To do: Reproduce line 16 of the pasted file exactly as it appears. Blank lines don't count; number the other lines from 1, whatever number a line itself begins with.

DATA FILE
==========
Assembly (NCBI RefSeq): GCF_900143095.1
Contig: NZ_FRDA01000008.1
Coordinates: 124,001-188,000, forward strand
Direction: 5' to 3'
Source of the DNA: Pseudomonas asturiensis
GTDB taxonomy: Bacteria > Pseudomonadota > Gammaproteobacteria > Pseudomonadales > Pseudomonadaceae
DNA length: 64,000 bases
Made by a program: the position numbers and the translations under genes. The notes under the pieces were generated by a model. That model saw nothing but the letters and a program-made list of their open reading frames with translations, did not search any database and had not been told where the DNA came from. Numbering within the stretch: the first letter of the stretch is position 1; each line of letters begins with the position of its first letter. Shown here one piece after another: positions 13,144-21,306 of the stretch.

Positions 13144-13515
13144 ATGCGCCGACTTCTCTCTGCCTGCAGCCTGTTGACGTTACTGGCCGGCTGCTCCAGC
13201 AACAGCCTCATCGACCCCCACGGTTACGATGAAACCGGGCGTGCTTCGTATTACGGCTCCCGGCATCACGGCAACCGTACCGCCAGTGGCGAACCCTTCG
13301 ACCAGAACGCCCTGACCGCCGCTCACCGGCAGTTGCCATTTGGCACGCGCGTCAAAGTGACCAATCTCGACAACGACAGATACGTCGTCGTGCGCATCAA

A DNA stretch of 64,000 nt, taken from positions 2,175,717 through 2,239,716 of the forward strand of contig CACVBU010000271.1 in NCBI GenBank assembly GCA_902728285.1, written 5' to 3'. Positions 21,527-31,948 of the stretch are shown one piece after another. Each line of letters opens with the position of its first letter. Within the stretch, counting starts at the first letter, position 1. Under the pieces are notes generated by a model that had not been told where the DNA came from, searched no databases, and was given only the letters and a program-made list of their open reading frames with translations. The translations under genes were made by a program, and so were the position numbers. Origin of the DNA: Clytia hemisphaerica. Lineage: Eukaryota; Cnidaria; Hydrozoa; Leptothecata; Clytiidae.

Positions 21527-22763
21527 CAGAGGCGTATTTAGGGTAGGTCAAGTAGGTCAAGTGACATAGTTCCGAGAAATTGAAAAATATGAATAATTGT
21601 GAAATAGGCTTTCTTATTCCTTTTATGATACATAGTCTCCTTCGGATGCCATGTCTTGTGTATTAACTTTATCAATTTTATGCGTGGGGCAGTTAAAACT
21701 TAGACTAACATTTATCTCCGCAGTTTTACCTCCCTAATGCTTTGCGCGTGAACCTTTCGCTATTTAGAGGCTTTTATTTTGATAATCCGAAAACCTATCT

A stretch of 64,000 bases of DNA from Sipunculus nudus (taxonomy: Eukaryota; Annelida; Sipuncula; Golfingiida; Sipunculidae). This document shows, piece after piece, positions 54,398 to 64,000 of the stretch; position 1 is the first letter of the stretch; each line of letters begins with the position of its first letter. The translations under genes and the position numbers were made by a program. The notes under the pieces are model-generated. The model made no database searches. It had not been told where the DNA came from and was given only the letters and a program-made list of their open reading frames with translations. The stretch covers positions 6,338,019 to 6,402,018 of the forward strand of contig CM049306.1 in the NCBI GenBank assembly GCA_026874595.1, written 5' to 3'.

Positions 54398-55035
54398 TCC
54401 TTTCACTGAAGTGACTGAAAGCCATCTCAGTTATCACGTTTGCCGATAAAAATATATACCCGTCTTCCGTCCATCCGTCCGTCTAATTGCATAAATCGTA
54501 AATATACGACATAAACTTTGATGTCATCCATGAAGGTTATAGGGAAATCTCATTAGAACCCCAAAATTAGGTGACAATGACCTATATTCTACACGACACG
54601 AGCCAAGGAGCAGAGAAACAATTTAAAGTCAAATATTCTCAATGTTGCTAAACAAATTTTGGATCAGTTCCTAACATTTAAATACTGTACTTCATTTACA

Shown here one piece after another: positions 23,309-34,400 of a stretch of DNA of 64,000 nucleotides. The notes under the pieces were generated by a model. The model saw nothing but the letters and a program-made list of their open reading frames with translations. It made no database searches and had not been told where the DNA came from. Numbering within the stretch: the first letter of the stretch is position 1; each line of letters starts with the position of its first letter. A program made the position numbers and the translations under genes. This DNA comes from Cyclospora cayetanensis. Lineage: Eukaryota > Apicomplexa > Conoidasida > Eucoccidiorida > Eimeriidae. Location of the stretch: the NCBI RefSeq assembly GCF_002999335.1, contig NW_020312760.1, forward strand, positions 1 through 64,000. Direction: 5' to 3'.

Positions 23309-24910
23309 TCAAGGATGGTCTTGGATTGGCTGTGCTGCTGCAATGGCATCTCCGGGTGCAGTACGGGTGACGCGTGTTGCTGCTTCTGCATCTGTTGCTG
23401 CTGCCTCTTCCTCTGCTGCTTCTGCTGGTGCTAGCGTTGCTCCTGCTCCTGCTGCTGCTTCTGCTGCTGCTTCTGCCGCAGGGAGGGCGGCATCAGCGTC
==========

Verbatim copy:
21601 GAAATAGGCTTTCTTATTCCTTTTATGATACATAGTCTCCTTCGGATGCCATGTCTTGTGTATTAACTTTATCAATTTTATGCGTGGGGCAGTTAAAACT